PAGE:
Case study: Professor Alison McMillan

"I do think the Royal Society fits a niche that other funding councils don’t really fill – a recognition that it’s the people that are important."
Awarded: 2007 – 2011, Employer: Rolls-Royce, Host: University of Bristol

Now a Professor of Aerospace Technology at Wrexham Glyndwr University, Alison was working at Rolls-Royce during her Industry Fellowship in 2007, on secondment to their University Technology Centre for Composites at the University of Bristol.

“At that time I was interested in modelling interfaces in failing composite materials. This involves all sorts of mechanistic complications and it’s not just about predicting failure on-set – you need to be able to predict a material’s performance during its failure.”

It became clear to Alison that from her personal research point of view, there was a key problem. Internally, Rolls-Royce could only go as far as the testing and broad modelling of failing materials, but she had a much stronger academic interest to study failure further in a theoretical fashion. On the basis of her industrial insights Alison concluded that there were important fundamental research questions that were not being tackled by the academic community.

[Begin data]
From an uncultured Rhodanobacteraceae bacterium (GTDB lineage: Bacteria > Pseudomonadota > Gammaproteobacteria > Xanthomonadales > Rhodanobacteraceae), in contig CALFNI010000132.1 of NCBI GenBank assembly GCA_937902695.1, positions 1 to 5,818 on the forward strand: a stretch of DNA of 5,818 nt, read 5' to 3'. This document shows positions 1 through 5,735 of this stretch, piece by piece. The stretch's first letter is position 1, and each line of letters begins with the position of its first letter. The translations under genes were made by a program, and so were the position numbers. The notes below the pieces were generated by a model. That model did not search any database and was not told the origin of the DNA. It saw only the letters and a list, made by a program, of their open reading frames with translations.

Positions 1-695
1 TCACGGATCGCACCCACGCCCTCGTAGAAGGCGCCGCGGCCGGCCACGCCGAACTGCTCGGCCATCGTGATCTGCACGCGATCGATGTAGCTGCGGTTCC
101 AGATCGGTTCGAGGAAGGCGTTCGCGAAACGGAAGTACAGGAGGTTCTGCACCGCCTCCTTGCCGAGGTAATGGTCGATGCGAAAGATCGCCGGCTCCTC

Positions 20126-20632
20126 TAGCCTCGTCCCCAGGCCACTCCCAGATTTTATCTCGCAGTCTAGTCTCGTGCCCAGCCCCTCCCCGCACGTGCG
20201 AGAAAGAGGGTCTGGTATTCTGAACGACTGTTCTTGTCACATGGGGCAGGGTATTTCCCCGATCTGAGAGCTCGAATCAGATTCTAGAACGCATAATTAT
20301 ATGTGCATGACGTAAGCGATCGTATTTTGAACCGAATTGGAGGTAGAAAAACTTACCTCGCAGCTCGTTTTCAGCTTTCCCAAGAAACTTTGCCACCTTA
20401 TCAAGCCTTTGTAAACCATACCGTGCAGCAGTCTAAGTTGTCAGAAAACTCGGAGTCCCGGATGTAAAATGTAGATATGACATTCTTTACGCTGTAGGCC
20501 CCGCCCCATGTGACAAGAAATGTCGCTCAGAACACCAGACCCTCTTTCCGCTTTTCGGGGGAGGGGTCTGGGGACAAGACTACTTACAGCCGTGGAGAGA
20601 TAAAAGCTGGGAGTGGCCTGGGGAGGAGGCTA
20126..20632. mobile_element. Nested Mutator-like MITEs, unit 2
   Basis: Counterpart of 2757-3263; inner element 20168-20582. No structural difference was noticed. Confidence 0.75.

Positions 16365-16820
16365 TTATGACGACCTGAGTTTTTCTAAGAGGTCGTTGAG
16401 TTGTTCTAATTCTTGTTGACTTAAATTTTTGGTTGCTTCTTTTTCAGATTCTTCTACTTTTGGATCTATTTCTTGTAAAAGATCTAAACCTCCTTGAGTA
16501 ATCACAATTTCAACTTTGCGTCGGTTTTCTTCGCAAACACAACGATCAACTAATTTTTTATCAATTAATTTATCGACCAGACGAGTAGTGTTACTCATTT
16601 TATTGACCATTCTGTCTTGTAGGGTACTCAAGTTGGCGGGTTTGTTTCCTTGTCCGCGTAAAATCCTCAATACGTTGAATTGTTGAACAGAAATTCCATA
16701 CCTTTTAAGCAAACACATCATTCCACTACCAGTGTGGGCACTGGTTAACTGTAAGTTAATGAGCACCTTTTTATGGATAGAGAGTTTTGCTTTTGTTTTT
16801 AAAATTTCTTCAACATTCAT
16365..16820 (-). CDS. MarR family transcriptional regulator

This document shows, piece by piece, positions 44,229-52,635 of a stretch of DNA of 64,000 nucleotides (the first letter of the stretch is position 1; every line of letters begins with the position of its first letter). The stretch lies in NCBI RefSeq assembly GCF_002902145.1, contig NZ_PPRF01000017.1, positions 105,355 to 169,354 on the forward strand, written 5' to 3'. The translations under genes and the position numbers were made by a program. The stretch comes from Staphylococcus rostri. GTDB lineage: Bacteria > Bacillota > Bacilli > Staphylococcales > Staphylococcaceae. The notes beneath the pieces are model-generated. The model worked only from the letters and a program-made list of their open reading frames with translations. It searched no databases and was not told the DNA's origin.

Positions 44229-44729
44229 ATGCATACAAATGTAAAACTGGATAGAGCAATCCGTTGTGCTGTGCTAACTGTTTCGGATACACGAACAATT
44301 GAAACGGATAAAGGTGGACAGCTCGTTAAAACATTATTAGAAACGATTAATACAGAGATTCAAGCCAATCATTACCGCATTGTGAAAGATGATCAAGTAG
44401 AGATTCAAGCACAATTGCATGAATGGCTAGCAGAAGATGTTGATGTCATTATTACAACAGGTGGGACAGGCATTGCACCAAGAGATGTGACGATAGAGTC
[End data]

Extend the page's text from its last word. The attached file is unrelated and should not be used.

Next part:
As well as her work at Bristol, she also collaborated with a number of other British and European Universities during this time. “When visiting Universities, I wanted to make the distinction that I wasn’t visiting to support my day to day work at Rolls-Royce. Instead, my Industry Fellowship was for taking research directives further than my job would normally allow”.

The Industry Fellowship had a lasting impact on Alison’s career, most significantly leading to a transition into academia not long after its completion. “I’d had a career transition in mind before my Industry Fellowship, but there was the barrier of not having an academic track record. I needed a University that respected both academic credentials but also industrial experience”. The Industry Fellowship helped to bridge the gap between academia and industry, and in 2011 Alison was appointed as Professor of Aeronautical Engineering at the University of South Wales. 

“Having moved back to academia, I’ve found other people that are like me with similar sorts of backgrounds. It’s empowering, because we can work together and understand academic issues from an industrial point of view. My students also value having someone that’s been through the industrial route.”